Concern that the coronavirus could turn the nation’s largest seafood show into a petri dish for the virus has prompted postponement of Seafood Expo North America, which is well attended by the Alaska seafood industry.
Word spread rapidly after Diversified Communications announced on Tuesday, March 3, that the show, set for March 15-17 in Boston, Mass., was postponed while they look at other options.
The notice reads that Diversified is “committed to finding a solution to deliver an event in North America this year, to ensure business continuity to the seafood industry.” Details on when and where will be communicated directly to customers next month. The show, now in its 40th year, generates millions of dollars in sales for the Alaska seafood industry.
Jeremy Woodrow, executive director of the Alaska Seafood Marketing Institute, said that ASMI was hearing even before Diversified’s announcement that some companies were not going to the Boston show because of the coronavirus and that sales were going to be down. From ASMI’s standpoint, Diversified made the right decision. Meanwhile sales teams will have to do more work, setting up individual calls, but that process will have less impact than it would have 20 or 30 years ago, given modern technology, he explained.
Diversified also organizes the Seafood Expo Global Show in Brussels, Belgium, which is still scheduled for April 21–23. ASMI normally hosts a pavilion for the Alaska seafood industry in Boston and has its own booth at the Brussels show, as do others in the Alaska seafood industry. Last year ASMI estimated sales in Brussels exceeded $1 billion. That number includes sales on the floor and expected sales following conversations and deals made at the show.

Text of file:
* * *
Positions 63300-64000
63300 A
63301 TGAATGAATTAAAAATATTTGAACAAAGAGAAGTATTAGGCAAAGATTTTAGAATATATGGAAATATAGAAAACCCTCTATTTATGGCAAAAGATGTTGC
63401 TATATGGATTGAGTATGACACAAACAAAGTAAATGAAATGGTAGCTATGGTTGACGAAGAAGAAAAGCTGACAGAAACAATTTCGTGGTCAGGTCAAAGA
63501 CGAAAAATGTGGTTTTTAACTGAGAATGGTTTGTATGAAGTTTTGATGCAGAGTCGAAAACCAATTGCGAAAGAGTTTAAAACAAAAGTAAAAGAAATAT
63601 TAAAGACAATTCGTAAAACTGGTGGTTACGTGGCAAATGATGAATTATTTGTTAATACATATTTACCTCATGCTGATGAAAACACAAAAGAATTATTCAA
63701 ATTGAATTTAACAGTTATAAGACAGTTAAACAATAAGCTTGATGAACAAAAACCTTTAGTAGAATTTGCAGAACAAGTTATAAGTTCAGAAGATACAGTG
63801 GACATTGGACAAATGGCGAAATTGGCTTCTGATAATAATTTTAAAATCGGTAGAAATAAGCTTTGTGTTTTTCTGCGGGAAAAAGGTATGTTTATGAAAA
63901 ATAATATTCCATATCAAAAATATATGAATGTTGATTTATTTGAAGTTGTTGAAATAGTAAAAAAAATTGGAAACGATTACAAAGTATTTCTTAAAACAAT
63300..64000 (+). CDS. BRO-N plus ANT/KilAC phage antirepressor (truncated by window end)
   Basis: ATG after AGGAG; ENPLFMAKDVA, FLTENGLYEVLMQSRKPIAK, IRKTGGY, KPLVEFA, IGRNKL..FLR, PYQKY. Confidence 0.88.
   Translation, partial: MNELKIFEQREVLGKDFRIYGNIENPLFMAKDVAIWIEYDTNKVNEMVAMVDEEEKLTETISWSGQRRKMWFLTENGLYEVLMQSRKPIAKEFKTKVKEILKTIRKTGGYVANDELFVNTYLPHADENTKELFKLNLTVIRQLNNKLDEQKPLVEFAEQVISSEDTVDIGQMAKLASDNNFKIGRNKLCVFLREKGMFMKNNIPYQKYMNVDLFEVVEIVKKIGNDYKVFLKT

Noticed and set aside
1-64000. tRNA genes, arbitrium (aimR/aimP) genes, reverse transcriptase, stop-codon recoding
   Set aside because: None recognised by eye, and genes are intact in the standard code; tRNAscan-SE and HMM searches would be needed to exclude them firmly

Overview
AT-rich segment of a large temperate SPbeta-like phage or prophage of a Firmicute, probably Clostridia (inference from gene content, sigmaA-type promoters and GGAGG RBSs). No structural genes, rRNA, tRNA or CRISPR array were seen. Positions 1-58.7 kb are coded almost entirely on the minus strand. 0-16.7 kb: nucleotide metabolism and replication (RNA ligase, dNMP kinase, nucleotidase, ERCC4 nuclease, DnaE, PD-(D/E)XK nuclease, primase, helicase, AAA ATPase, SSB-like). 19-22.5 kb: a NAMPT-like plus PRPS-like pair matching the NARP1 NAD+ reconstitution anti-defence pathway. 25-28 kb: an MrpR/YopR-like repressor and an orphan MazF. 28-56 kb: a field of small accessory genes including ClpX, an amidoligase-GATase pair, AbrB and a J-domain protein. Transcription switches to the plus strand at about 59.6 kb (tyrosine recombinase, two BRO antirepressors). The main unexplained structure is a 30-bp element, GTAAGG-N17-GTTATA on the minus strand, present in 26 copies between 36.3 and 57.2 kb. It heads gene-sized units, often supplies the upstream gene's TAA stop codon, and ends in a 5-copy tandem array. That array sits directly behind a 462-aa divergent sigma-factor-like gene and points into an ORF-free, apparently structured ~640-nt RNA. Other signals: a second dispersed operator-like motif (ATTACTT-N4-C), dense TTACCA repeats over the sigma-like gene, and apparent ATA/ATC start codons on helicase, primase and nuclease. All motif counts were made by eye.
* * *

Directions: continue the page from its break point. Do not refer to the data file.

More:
In California, the New Hope Network announced on Monday, March 2, that it was postponing its Natural Products Expo West in Anaheim because of concerns over the coronavirus and hope to set new date for the event by mid-April. The event attracts some 86,000 visitors annually.
Processors engaged in the Alaska seafood industry meanwhile were in discussion on how to assure safe working conditions for hundreds of employees during the summer fisheries, given the close proximity in which they work, eat and sleep. A spokesperson for one processing company said it is a matter of concern, but at least they have another 60 days to figure it out.